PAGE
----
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Indian Bonds Decline as Yields at Two-Week Low Deter Investors

Feb. 5 (Bloomberg) -- India’s 10-year bonds fell, snapping a three-day rally, as yields at the lowest level in almost two weeks deterred buyers.

Benchmark yields dropped 14 basis points in the previous three sessions on optimism demand for existing securities will increase once the government completes its annual debt-sales program. The finance ministry will sell 100 billion rupees ($1.6 billion) of securities on Feb. 7 at the final auction of the fiscal year ending March 31.

“There has been some profit-booking,” said Harish Agarwal, a fixed-income trader in Mumbai at FirstRand Ltd. Bonds should find support “going forward as there’s no supply after this week’s debt auction,” he said.

The yield on the 8.83 percent bonds maturing in November 2023 rose three basis points, or 0.03 percentage point, to 8.71 percent in Mumbai, according to the central bank’s trading system. At 8.68 percent, the rate was at its lowest level since Jan. 23 yesterday.

Bonds gained earlier this week also on speculation an auction of wireless spectrum to mobile-phone companies will boost federal revenue, supporting Finance Minister Palaniappan Chidambaram’s efforts to rein in the budget deficit.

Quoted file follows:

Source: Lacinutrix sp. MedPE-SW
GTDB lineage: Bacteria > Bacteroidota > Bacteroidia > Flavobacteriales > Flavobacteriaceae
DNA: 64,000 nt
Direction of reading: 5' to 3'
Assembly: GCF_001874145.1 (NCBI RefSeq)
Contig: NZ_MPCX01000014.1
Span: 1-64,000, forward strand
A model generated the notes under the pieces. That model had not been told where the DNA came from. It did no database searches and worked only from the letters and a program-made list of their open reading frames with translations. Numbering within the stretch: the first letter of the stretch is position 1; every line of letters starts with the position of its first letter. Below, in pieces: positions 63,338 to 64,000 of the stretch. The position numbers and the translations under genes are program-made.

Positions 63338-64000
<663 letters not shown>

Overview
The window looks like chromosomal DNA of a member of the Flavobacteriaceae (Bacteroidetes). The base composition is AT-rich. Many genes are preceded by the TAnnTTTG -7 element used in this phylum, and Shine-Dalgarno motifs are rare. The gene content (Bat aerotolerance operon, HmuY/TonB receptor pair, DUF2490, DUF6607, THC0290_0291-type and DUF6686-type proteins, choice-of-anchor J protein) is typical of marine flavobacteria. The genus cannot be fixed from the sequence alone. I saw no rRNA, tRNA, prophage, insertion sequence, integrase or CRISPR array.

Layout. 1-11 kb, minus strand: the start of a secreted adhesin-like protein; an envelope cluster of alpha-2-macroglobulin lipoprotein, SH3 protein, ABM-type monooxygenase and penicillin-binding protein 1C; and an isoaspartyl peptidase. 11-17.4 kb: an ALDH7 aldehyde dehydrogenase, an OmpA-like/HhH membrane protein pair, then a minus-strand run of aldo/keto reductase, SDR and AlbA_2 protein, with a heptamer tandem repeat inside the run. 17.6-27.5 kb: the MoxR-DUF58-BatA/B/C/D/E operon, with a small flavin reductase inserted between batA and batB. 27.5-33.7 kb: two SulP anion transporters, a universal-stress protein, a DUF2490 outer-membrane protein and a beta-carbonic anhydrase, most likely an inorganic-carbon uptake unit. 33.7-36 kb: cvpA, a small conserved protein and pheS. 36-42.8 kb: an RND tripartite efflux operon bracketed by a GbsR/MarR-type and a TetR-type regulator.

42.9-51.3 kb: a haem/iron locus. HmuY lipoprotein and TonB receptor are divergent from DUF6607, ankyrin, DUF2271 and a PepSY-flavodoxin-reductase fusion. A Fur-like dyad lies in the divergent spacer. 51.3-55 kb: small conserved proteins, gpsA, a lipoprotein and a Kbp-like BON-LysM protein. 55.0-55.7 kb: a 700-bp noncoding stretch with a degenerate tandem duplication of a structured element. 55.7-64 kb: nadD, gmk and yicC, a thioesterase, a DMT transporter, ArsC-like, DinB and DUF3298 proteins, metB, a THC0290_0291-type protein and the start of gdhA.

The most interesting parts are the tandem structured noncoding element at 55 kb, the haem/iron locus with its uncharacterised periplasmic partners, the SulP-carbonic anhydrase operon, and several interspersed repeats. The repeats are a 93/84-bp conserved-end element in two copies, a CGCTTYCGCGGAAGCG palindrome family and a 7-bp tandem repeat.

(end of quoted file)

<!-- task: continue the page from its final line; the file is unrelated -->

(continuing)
India got bids worth 446.1 billion rupees on the first day of the spectrum sale that started on Feb. 3, according to official statements. The total value of the spectrum being offered is at least 490 billion rupees, according to the government notice inviting applications.

The April-December budget deficit was 95.2 percent of the target for the year ending March 31, official data showed Jan. 31. The government aims to rein in the shortfall to within 5.42 trillion rupees, or 4.8 percent of gross domestic product, this fiscal year, according to official estimates.

One-year interest-rate swaps, derivative contracts used to guard against swings in funding costs, fell one basis point to 8.65 percent, data compiled by Bloomberg show.

To contact the reporter on this story: Shikhar Balwani in Mumbai at sbalwani@bloomberg.net

To contact the editor responsible for this story: James Regan at jregan19@bloomberg.net

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